Ben Franklin To Get A Facelift, New $100 Bill Tomorrow

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Given the partial government shutdown, you wouldn’t be out of line to think that the new $100 wouldn’t be making its debut this week. You would, however, be wrong. The redesign will finally make its way to banks near you tomorrow following a delay of nearly three years. Banks had expected the change since 2011 but the Federal Reserve announced that a problem with the bills security measures caused it to crease during the printing process, leaving blank spaces on the bills.

Ben Franklin To Get A Facelift, New $100 Bill Tomorrow

Ben Franklin’s new look

The new “Benjamin” features several design changes that make the note easier to authenticate while making it far more difficult to counterfeit. Firstly, the bill will feature a blue 3-D security ribbon as well as color-shifting ink that causes the bill to change from copper to green when it is tilted. The color shifting ink is used on a big “100” on the back of the bill, and on the front of the bill it is also used on another “100” as well as on an ink well that has been added to the front of the note.

Ben Franklin won’t change much, but like all the newer currencies, he will not be surrounded by an oval as he has in past bills. With the exception of the $1 and $2 bills, each nomination of U.S. currency has been reworked in the last ten years to fight counterfeiting efforts. Somewhat surprisingly, only the $1 bill has a wider circulation than the $100 bill, with the $20 being the third most circulated.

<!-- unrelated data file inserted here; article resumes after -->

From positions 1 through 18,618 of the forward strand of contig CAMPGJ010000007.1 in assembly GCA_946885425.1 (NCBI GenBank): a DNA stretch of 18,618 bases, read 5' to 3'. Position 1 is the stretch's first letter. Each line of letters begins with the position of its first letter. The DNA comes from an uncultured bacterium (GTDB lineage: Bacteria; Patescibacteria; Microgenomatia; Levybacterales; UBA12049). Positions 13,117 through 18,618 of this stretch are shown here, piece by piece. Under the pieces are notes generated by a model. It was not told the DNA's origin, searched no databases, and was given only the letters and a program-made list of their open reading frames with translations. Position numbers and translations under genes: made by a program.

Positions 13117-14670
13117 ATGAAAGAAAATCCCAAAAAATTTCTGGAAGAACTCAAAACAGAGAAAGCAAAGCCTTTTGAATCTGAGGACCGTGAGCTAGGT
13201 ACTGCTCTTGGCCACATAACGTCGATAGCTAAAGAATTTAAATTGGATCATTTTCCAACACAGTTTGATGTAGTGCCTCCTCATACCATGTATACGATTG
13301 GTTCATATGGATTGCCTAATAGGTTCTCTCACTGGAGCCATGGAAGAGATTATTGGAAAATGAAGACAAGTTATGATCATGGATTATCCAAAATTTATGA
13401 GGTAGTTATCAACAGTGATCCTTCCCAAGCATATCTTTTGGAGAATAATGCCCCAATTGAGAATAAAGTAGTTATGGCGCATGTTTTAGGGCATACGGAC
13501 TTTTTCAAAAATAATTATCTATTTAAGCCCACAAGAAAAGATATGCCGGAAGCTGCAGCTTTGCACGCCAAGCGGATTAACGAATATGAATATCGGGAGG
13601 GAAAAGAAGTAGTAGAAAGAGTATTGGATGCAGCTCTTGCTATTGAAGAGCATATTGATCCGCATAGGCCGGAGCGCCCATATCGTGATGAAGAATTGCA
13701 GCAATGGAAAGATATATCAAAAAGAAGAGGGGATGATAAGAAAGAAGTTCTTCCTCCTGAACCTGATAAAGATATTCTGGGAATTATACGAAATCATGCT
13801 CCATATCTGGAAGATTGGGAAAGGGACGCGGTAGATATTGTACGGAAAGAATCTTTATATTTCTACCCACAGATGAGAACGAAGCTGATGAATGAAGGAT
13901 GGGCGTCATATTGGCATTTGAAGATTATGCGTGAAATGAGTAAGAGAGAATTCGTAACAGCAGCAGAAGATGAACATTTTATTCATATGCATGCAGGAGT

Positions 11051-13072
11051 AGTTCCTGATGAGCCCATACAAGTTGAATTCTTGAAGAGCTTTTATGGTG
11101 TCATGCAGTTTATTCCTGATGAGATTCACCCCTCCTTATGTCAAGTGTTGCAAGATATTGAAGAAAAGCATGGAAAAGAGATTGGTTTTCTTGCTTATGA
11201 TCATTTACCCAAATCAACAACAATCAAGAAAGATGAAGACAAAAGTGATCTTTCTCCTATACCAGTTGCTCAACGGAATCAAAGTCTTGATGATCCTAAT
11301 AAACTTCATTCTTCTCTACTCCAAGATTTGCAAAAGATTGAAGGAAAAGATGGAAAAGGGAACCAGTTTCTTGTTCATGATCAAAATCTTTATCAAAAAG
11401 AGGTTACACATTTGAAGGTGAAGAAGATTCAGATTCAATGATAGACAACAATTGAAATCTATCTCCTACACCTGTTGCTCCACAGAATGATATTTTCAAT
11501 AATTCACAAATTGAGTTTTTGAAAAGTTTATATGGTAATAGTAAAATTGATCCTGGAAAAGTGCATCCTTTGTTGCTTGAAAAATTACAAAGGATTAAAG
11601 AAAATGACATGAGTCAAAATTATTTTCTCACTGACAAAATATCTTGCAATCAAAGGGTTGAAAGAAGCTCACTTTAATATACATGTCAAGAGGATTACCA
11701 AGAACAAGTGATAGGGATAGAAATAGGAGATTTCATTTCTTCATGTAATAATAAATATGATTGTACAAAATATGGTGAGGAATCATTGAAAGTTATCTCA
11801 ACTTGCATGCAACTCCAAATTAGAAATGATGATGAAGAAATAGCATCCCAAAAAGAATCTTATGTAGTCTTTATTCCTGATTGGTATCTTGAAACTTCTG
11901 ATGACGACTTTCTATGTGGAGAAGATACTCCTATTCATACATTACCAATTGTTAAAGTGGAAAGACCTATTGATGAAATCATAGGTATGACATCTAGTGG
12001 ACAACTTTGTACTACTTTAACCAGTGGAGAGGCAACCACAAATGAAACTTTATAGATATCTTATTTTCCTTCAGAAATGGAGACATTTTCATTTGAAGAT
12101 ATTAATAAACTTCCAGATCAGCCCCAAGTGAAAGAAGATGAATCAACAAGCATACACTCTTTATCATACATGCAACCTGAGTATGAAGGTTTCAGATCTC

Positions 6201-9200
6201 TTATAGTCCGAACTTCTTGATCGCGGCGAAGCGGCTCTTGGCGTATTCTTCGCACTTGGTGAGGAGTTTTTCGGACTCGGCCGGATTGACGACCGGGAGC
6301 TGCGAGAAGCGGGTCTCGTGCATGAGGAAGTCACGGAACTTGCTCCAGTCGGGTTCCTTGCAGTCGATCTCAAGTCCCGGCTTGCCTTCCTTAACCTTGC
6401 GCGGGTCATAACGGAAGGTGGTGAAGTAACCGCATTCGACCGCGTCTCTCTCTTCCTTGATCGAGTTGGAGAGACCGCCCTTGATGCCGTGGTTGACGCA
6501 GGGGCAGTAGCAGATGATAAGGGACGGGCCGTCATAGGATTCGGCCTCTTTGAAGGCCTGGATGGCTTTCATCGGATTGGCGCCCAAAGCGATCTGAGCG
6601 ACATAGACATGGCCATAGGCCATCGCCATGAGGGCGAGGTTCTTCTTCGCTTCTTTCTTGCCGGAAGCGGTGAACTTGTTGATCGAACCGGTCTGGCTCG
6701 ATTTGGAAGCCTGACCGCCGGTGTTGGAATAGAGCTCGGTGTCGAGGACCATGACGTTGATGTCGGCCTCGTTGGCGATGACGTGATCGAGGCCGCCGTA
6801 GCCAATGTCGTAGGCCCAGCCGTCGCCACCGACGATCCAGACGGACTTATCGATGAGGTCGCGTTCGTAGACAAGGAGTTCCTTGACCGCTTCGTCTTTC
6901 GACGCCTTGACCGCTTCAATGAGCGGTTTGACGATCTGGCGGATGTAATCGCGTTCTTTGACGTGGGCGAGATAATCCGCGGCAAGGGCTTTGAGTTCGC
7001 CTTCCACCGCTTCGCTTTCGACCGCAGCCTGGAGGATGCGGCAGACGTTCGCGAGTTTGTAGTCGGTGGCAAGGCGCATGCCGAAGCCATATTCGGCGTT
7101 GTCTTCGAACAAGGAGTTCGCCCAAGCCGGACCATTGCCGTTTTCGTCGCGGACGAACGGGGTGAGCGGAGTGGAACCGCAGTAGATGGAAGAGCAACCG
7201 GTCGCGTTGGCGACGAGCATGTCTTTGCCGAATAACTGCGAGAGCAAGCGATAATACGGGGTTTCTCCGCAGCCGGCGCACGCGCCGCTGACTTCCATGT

Statistics for currency in circulation

The most recent statistics from the Fed show that as of Dec. 31, there were 10.3 billion $1 bills in circulation, 8.6 billion $100 bills and 7.4 billion $20 bills, followed by $5’s, $10’s, $50’s and $2’s. A little more than 75 percent of the more than $1 trillion of currency in circulation is in $100 bills. Most hundred dollar bills are held outside of the United States.

Banks will not be switching out the current design, which has been in circulation since 1996.

The current design for the $100, in circulation since 1996, as well as all previous designs, will still be legal tender. However, banks requesting money from the Federal Reserve will only see the new design delivered to them beginning tomorrow.

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